The American Concrete Institute Foundation’s “Evaluation of Seismic Behavior of Coupling Beams with Various Types of Steel Fiber Reinforced Concrete” research supports a prospective building code design option translating to simplified and more straightforward construction, plus schedule, labor and material cost savings.
|The Concrete Research Council investigation demonstrates the potential of steel reinforcing fibers in shear wall coupling beams traditionally requiring diagonal assemblies of conventional rebar. Research findings were presented at the 16th World Conference on Earthquake Engineering, staged earlier this year in Santiago.
“Linking coupling beam drift and shear stress capacity to [fiber reinforced concrete] bending performance obtained through a standard ASTM test is expected to further facilitate adoption of the proposed fiber reinforced concrete coupling beam design,” says principal investigator Gustavo Parra-Montesinos of the University of Wisconsin, Madison. “Such a link could also serve as the basis for future design provisions to be proposed to ACI Committee 318, Structural Concrete Building Code.”
Coupling beams between special structural walls (shear walls) are typically reinforced with diagonal bars that are “woven” together with dense transverse reinforcement, he adds. Rooted in 1960s and 1970s research, the “woven” design is difficult to construct. ACI Foundation’s Concrete Research Council and allied interests funded the investigation to evaluate FRC use as an alternative to diagonal bars in coupling beams.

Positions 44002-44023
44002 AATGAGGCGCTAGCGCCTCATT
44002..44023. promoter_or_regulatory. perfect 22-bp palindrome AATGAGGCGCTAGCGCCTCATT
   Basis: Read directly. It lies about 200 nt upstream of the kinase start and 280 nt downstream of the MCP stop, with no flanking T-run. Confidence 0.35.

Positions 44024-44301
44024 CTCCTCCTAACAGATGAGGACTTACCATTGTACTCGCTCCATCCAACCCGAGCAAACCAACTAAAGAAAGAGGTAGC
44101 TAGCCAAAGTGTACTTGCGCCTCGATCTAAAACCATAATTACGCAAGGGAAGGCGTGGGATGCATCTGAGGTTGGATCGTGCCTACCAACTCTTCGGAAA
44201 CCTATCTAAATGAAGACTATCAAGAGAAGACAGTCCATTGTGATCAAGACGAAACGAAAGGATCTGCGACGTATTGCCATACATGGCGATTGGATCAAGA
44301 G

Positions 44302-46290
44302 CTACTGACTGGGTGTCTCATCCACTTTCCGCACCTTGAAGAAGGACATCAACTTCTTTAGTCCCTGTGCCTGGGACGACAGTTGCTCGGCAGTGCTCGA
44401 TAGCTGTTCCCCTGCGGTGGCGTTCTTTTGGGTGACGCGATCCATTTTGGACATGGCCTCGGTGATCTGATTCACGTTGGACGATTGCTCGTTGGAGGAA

A total of six FRC mixtures were evaluated, using three types of hooked steel fibers and three different fiber volume fractions. The material properties of the various FRCs were evaluated using four-point bending, direct tension and compression tests. Eight FRC coupling beams were tested under large displacement reversals. The experimental data from the research were used to develop design guidelines for FRC coupling beams linked to material performance criteria. The proposed coupling beam design results in less congested reinforcing bar configurations, benefitting owners, designers and contractors. — www.concreteresearchcouncil.org